Friday, May 7, 2021

Maui, Maui - 3 of 3

Honolua Bay

It's a little funny that I don't have even one picture of the actual bay at Honolua Bay. I was much more mesmerized by the trees.

We parked in a small, dirt parking lot and then walked toward the water along wooded paths through a quiet forest. 

All along the way there were signs asking us to stay on the paths to respect those spirits of the ancestors who were buried within the forest.

The path was so, incredibly beautiful that I didn't have any problem at all heeding the request to stay on it.

In fact, I think I would have been happy to have built a small shelter to have lived on that path forever.

Ho'okipa Beach

This was the coolest beach we visited. I was glad we got to it - even if it was during the very last hour of light on the very last day. 

The sea lions seemed to agree that this was the best beach, too. As did the turtles.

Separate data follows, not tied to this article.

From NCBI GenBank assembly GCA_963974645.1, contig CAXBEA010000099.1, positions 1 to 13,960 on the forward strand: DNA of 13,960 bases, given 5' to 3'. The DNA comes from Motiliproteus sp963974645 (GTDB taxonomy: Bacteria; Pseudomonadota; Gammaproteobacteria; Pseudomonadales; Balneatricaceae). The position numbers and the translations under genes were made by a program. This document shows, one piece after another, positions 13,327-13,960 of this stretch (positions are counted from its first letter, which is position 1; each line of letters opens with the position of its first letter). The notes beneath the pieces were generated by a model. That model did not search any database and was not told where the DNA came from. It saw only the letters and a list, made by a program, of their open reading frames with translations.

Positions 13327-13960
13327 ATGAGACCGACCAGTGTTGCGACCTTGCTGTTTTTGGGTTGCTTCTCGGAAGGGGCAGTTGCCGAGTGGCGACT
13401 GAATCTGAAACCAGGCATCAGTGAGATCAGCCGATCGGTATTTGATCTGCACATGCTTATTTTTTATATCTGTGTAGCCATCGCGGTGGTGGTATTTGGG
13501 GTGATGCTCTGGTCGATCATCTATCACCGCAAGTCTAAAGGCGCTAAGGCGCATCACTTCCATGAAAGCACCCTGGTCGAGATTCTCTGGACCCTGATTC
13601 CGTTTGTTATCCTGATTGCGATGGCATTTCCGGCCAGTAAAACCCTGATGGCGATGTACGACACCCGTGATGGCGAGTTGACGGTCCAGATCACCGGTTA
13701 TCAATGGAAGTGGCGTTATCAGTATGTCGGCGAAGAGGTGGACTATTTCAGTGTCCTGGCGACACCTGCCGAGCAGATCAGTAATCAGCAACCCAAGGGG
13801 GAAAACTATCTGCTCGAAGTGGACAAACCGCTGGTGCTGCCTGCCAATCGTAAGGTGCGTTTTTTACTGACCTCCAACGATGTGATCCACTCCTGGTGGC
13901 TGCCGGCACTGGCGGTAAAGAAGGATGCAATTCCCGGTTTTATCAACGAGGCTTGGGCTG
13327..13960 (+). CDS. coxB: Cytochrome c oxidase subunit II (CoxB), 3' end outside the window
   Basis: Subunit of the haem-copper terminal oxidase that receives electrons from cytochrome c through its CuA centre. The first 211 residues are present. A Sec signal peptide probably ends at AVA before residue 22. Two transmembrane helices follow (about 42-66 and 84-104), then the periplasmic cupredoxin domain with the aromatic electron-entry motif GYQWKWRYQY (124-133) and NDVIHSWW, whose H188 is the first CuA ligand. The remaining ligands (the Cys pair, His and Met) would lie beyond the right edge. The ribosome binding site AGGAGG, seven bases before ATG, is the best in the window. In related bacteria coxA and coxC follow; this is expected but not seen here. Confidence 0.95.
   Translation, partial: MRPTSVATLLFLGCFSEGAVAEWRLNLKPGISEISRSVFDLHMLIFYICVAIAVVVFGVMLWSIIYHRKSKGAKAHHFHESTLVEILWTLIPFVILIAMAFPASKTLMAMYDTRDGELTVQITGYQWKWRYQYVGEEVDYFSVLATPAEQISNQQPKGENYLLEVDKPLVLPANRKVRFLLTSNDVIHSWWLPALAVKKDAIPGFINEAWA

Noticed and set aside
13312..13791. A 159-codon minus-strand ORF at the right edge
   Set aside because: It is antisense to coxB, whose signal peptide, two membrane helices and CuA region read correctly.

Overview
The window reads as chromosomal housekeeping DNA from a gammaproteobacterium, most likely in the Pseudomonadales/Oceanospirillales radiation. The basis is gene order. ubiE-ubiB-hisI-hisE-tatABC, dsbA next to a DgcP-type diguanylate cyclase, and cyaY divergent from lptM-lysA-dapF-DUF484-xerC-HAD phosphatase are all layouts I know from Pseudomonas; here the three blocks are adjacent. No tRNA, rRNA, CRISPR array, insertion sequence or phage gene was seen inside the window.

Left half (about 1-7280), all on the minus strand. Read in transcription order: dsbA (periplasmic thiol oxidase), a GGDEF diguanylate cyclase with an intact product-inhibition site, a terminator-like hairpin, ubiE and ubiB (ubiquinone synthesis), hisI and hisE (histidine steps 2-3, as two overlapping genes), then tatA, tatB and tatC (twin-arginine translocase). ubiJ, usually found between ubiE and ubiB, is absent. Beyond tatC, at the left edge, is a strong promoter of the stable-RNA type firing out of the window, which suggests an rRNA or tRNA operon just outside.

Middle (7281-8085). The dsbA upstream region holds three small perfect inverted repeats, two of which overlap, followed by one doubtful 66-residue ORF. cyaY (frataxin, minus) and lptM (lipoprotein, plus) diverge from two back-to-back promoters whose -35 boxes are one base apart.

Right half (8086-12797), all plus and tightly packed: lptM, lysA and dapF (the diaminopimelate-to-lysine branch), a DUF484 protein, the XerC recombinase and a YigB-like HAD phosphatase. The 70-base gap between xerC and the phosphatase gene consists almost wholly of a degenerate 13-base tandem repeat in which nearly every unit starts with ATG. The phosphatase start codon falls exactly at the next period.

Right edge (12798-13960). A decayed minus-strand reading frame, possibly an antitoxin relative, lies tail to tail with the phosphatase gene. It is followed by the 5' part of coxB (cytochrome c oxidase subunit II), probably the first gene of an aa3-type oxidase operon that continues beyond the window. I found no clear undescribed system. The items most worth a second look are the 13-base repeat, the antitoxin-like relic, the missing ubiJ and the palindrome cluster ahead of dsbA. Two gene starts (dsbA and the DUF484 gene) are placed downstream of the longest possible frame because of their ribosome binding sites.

Goodnight, Maui.

Wednesday, May 5, 2021

Maui, Maui - 2 of 3

Snorkeling at Molokini Crater and Turtle Town

One morning we awoke before the sun and boarded a boat that would take us to Molokini Crater for some snorkeling. 

I wouldn't say it was my favorite thing of the trip. But even though I'm not what we'd call an early riser by nature I did love watching the sun come up over the mountain. And even though I don't fancy snorkeling (sharks are scary and if you have your ears underwater they are more likely to get you #irrationalfear) I did love swimming in the water. And even though navigating a multi-level boat on crutches was a bit difficult, people were very kind and cleared the small staircases for me as I crashed and teetered up and down them.